Uber announced early Wednesday morning that time-sensitive and geographically specific Amber Alerts would be sent to its drivers.
The app-driven car-service company has teamed up with the National Center for Missing & Exploited Children to implement the initiative in more than 180 American cities — potentially reaching about 75 percent of the country's population. A pilot program, launched a few months ago in Colorado, led to the nationwide expansion, according to a press release issued Wednesday.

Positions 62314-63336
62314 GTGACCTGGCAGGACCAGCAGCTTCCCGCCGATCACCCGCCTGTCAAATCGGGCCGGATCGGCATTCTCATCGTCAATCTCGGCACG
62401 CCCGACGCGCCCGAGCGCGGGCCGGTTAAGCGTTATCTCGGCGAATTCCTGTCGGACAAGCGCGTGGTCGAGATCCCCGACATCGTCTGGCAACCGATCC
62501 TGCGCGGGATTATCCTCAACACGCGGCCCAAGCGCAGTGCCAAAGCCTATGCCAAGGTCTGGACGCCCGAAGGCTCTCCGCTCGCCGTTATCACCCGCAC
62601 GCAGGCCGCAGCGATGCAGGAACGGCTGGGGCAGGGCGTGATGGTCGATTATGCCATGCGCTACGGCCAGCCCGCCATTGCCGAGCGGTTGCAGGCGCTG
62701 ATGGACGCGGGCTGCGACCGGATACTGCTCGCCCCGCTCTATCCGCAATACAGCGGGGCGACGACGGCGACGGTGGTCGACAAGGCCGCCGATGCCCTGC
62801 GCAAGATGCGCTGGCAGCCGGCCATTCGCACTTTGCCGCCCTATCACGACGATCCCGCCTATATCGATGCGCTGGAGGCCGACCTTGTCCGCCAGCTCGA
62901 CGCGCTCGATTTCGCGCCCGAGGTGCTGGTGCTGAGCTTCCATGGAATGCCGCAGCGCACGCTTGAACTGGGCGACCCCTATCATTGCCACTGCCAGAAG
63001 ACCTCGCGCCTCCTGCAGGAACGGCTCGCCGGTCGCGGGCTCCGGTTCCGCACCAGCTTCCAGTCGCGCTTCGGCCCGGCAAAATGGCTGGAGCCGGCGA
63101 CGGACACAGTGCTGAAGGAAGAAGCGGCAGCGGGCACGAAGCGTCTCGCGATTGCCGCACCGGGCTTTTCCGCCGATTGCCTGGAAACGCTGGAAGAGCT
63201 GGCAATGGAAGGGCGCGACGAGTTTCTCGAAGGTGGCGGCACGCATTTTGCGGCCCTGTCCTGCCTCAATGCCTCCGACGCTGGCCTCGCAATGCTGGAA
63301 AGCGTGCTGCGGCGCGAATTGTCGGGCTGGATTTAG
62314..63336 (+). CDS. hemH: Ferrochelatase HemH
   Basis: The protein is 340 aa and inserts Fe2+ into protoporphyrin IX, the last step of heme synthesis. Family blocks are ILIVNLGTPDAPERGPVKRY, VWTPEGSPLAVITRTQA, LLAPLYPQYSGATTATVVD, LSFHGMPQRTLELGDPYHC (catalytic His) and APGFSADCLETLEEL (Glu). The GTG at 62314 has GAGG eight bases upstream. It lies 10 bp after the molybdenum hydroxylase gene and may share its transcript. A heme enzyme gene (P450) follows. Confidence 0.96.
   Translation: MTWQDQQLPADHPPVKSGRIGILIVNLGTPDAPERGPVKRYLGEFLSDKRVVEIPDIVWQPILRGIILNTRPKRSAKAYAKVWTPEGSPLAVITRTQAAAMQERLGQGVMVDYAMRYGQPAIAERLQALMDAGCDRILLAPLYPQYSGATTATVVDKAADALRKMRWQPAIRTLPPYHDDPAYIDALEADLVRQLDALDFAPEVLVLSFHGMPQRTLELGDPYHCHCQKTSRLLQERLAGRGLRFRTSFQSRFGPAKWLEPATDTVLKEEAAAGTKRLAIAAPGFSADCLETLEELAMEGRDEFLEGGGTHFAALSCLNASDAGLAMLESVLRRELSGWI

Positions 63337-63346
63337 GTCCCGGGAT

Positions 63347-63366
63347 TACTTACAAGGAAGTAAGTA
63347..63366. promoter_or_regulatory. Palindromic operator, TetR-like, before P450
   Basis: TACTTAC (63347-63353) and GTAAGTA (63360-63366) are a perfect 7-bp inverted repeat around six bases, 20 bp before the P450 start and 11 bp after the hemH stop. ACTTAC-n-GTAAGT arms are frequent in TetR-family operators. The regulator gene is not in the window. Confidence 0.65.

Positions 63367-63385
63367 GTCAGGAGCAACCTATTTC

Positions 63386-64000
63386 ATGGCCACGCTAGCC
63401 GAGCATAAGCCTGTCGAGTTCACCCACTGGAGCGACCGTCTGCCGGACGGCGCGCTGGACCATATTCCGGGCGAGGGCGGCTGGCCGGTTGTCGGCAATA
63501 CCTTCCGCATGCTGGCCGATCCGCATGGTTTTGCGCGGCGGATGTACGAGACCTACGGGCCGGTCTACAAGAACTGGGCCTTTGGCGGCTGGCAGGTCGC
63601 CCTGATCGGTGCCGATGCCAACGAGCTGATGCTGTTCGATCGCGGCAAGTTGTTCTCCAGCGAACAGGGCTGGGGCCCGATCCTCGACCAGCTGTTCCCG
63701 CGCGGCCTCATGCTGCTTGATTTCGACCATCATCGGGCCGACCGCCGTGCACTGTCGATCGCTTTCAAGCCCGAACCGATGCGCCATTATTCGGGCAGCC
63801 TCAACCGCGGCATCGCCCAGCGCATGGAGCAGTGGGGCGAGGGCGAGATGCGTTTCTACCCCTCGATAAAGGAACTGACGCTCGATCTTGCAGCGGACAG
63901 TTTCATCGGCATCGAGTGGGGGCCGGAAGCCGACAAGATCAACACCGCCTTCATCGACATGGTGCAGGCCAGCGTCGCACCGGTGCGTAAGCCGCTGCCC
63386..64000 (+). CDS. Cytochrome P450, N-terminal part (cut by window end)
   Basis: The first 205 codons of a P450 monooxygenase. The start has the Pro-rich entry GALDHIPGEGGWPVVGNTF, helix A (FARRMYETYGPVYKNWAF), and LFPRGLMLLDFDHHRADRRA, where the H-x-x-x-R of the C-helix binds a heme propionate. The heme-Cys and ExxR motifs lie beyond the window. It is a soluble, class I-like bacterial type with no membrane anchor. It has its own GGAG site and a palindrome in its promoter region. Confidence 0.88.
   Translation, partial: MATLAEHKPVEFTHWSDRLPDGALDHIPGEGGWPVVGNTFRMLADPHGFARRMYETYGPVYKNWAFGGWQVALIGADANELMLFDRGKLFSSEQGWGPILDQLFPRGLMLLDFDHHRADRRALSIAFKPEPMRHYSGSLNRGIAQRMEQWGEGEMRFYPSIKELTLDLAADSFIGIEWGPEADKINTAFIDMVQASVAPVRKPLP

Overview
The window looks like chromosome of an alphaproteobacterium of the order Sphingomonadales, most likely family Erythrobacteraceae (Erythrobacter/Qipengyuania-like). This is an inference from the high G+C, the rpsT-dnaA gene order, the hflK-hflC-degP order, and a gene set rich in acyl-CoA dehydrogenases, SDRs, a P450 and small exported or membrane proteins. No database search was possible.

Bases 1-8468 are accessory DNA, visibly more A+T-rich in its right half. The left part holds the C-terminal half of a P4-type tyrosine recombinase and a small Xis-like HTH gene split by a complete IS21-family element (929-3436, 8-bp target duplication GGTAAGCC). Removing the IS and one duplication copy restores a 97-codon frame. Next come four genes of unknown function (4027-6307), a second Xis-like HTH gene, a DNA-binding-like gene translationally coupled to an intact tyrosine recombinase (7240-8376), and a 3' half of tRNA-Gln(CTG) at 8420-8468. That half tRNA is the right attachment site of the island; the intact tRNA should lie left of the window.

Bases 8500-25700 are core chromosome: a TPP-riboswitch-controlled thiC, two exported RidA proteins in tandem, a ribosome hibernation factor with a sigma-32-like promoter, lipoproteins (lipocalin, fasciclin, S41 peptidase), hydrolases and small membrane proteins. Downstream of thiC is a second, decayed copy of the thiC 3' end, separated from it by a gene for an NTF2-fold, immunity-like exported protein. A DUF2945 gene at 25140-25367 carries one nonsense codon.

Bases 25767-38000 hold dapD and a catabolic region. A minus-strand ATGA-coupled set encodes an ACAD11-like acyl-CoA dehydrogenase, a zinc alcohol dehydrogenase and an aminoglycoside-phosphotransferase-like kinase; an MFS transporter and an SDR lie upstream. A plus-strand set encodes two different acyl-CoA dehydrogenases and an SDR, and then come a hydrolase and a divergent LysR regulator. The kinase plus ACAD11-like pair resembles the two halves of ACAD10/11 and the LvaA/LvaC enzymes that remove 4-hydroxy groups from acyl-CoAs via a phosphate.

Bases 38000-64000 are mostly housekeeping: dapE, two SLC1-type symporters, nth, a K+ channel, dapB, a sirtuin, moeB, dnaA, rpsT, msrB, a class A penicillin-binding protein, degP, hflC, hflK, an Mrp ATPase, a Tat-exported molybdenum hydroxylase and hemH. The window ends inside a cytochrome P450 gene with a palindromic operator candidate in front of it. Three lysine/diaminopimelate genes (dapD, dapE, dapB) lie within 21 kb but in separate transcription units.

Robert Hoever, a director of special programs in NCMEC's Missing Children Division, described the partnership as an "incredible asset" in a statement. "[We] are proud to team up with Uber to increase the reach of the Amber Alert program and help bring more missing children home safely," he was credited as saying.
Uber is the latest transportation group to join law-enforcement agencies, broadcasters and wireless carriers in the effort to track down abducted children. Since the first Amber Alert was issued in 1996, 772 children have been recovered specifically because of these notifications, according to the press release.
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